We travel all around the country, talking to thousands of leaders, and over and over we hear stories of burnout, cynicism, and isolation. In today’s interview-only episode of The Think Orange Podcast, Carey Nieuwhof dives into issues affecting many young leaders and pastors today. Through the framework of his new book Didn’t See It Coming, Carey talks candidly about some of the most common challenges leaders face. From personal experience and years of insight, Carey shares steps for breaking the cycle of pain by breaking out of isolation and taking steps today that will help you thrive tomorrow.
Dave and Ashley introduce Dave’s interview with Carey Nieuwhof (4:56)
This episode sponsored by Orange Conference 2019 (8:11)
Disclaimer: This episode contains content related to self-harm, depression, and suicidal ideation (9:25)
Interview with Carey Nieuwhof (10:15)
Generating blog, podcast, and other media content in an age of increasing transparency (13:12)
Vulnerability doesn’t mean sharing everything with everyone—when sharing publicly, start from a place of asking, “Is this helpful?” (15:18)
Using personal experiences to build empathy (17:29)
Ways technology and social media can contribute to cynicism (21:57)
“Cynicism roots itself in knowledge.” (23:21)
Projecting past failures or hurts onto new situations can cause you to miss out on the joy of life (25:36)
The antidote to cynicism is hope (26:47)
The antidote to burnout is to live in a way today that will help you thrive tomorrow (28:22)
Charge your internal battery quickly by not cheating sleep, diet, and exercise (31:53)
The seven specific challenges addressed in I Didn’t See It Coming (33:00)
The importance of addressing even seemingly minor moral compromises as a leader (34:30)
Handling feelings of emptiness by keeping perspective (39:18)
Observations from the life of Solomon and the tale of two kingdoms (41:33)
Carey’s past experience with suicidal thoughts and self-pity (45:34)
You have no idea what the next decade may bring for you (49:54)
If you’re experiencing depression, burnout, or anything of the sort, don’t live in a place of isolation—stop what you’re doing right now and tell someone (52:25)
Advice for someone who knows an individual they think are in the middle of a particular challenge they haven’t recognized yet: Questions are a gateway to conversation (54:13)
Dave and Carey conclude the interview in prayer (56:23)
Dave and Ashley’s final thoughts (1:00:45)
Dave’s description of the Hebrew word picture tikvah (1:04:12)
If you need someone to share your challenge with or to pray with you, you can reach out to Dave and Ashley anytime at @aussiedave, @ashleybohinc, and 201-831-7155 (Dave’s cell) (1:06:17)
People, Places & Helpful Resources
Carey Nieuwhof is a former lawyer and founding pastor of Connexus Church. He’s the author of several best-selling books, including his latest, Didn’t See It Coming, and speaks to leaders around the world about leadership, change and personal growth.
The Carey Nieuwhof Leadership Podcast and Carey’s blog at www.CareyNieuwhof.com are accessed by millions of leaders each year.
Quotes from This Episode
Ideas to Influence the Next Generation
As ministry leaders, we can become so accustomed to taking care of the needs of others that it feels out of place to care for ourselves. Maybe it feels selfish to draw attention to our needs or we feel shame for struggling. Or maybe we just don’t realize anything is wrong because we’re used to going a million miles a minute. In today’s episode, we talk about the dangers of going on “business as usual” and are challenged to establish a new normal. We see that growth doesn’t take place in isolation—it happens in relationship.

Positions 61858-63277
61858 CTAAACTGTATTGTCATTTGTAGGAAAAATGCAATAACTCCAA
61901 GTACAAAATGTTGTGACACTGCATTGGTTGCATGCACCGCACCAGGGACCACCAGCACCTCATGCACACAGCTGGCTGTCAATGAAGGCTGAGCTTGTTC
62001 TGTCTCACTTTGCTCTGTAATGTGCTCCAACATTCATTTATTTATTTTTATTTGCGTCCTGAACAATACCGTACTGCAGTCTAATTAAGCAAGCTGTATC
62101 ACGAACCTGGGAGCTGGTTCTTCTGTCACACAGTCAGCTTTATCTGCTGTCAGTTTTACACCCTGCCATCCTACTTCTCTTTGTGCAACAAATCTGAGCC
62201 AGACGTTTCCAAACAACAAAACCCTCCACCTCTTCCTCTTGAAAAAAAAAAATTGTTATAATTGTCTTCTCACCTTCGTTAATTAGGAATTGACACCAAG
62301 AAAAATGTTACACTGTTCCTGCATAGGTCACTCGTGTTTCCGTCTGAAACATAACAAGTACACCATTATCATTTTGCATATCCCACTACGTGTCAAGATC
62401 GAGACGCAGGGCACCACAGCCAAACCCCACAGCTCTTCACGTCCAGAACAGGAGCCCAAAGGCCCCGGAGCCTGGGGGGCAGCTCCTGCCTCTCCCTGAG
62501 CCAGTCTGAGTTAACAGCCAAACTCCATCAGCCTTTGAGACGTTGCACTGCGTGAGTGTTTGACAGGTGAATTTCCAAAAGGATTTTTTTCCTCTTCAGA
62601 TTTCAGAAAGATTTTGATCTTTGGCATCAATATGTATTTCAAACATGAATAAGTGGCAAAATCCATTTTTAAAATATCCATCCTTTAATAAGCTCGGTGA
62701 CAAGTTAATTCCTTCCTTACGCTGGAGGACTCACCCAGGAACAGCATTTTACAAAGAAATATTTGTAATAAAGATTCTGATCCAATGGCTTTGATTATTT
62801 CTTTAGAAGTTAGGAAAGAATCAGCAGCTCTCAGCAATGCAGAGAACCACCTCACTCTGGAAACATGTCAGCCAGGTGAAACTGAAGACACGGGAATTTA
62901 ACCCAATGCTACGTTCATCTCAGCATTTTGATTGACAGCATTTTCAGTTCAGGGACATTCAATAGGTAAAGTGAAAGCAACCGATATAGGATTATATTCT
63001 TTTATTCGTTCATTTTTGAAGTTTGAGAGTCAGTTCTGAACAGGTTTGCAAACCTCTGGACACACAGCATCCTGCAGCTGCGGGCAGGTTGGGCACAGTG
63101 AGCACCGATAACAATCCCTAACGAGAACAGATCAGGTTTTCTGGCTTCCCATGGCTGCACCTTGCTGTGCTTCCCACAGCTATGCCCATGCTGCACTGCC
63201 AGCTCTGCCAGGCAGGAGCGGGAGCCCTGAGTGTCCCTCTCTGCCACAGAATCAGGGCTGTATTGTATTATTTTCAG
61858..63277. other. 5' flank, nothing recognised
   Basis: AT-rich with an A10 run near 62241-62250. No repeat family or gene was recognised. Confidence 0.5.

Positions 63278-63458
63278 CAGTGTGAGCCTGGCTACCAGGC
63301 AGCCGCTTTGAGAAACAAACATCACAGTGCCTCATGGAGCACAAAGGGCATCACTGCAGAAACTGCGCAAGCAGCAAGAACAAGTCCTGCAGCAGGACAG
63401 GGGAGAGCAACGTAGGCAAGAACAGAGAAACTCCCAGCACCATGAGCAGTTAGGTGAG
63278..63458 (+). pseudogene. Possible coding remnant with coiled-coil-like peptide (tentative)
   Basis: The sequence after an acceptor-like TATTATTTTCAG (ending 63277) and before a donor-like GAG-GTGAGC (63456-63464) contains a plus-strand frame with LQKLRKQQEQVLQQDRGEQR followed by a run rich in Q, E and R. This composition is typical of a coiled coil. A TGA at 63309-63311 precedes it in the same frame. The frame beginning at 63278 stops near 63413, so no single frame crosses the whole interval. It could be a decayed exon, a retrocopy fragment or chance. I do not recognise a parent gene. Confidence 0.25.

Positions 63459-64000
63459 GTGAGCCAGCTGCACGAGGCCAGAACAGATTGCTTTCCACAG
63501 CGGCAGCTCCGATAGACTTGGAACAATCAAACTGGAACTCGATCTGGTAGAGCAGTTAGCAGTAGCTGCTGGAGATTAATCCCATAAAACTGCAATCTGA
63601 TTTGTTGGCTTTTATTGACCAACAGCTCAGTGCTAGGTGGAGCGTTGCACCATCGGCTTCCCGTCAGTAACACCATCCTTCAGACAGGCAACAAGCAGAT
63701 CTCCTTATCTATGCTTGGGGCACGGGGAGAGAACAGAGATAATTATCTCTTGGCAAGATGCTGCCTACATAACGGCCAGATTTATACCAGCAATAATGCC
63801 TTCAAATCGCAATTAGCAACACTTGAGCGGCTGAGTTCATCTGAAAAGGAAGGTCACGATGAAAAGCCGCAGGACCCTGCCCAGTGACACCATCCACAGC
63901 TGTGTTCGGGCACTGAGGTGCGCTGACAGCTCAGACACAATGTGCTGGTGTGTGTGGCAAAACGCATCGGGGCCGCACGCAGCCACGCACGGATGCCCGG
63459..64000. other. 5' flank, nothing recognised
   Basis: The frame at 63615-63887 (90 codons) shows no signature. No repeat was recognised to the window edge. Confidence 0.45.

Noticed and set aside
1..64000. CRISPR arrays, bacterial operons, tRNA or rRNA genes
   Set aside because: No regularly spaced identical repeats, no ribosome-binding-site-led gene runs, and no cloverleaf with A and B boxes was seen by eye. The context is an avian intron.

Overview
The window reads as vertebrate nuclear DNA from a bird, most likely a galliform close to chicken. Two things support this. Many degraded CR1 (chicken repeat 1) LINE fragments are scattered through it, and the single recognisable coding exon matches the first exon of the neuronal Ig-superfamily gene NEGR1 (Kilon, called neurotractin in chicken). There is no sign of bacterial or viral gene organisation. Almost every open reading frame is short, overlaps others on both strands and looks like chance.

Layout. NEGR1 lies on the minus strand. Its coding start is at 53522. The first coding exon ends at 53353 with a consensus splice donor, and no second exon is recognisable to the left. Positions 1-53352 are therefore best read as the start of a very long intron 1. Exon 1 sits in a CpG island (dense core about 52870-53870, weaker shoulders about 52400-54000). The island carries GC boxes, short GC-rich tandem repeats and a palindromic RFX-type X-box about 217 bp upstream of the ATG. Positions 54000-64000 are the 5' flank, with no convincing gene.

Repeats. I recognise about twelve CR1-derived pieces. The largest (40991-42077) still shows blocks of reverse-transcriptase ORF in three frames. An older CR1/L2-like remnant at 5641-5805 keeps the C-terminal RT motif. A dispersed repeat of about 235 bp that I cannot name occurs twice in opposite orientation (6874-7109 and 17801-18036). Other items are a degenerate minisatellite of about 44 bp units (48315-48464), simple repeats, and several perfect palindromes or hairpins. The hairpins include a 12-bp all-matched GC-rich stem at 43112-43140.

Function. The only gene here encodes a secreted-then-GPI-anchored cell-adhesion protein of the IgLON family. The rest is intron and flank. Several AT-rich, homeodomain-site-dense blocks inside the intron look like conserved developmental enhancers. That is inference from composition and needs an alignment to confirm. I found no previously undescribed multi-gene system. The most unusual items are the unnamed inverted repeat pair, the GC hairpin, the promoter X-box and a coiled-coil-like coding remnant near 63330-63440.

Here are three places ministry leaders can seek to de-stigmatize the difficulties they face and learn how to practice vulnerability and perspective:
Small groups. Whether a short-term group or a long-term community, finding a group of trusted individuals who will track with you on a regular basis is paramount in practicing vulnerability.
Online communities. While there’s no substitute for face-to-face, consistent connection, social media and online forums can be a great place to connect with a community of people walking through the same issues as you.
Professional help. You get counseling because you’re breathing, not because you’re broken. For help knowing where to start, consider reaching out to your church’s care team for recommendations to providers in your area.
Conversation Starters For Your Church
How would you describe vulnerability?
What’s a hardship or challenge you wouldn’t understand if you hadn’t walked through it yourself?
What actions can you take today to help you thrive tomorrow?
Who is someone you can be 100 percent authentic with about the challenges you face?
When he’s not working as a pastor at North Point Ministries in Atlanta, Dave is usually making his family cross their arms, roll their eyes, and tap their feet while he takes “just one more quick photo” on family outings. You’ll also often find him up to his neck in “Jewish stuff” as he researches the cultural context of Jesus for his daily Instagram devotions. Learn more about Dave at daveadamson.tv.
Ashley serves as the Director of Middle School Strategy at Orange and the USA Director of Carry 117. She has worked with students in public education, athletic and ministry settings for the last 12 years. She is most passionate about resourcing the local church, communicating on stage, developing leaders, working with students and world missions. In her downtime, you’ll find her watching Friends, cheering on the Cleveland Cavaliers, traveling, reading, or on one of her Fairytale Friday Adventures.
Join Us Next Week
Thank you for listening to the Think Orange Podcast.
We hope you’ll join us for episode 78, Best of Ashley Bohinc. More importantly, we hope that when you think next generation, you think Orange.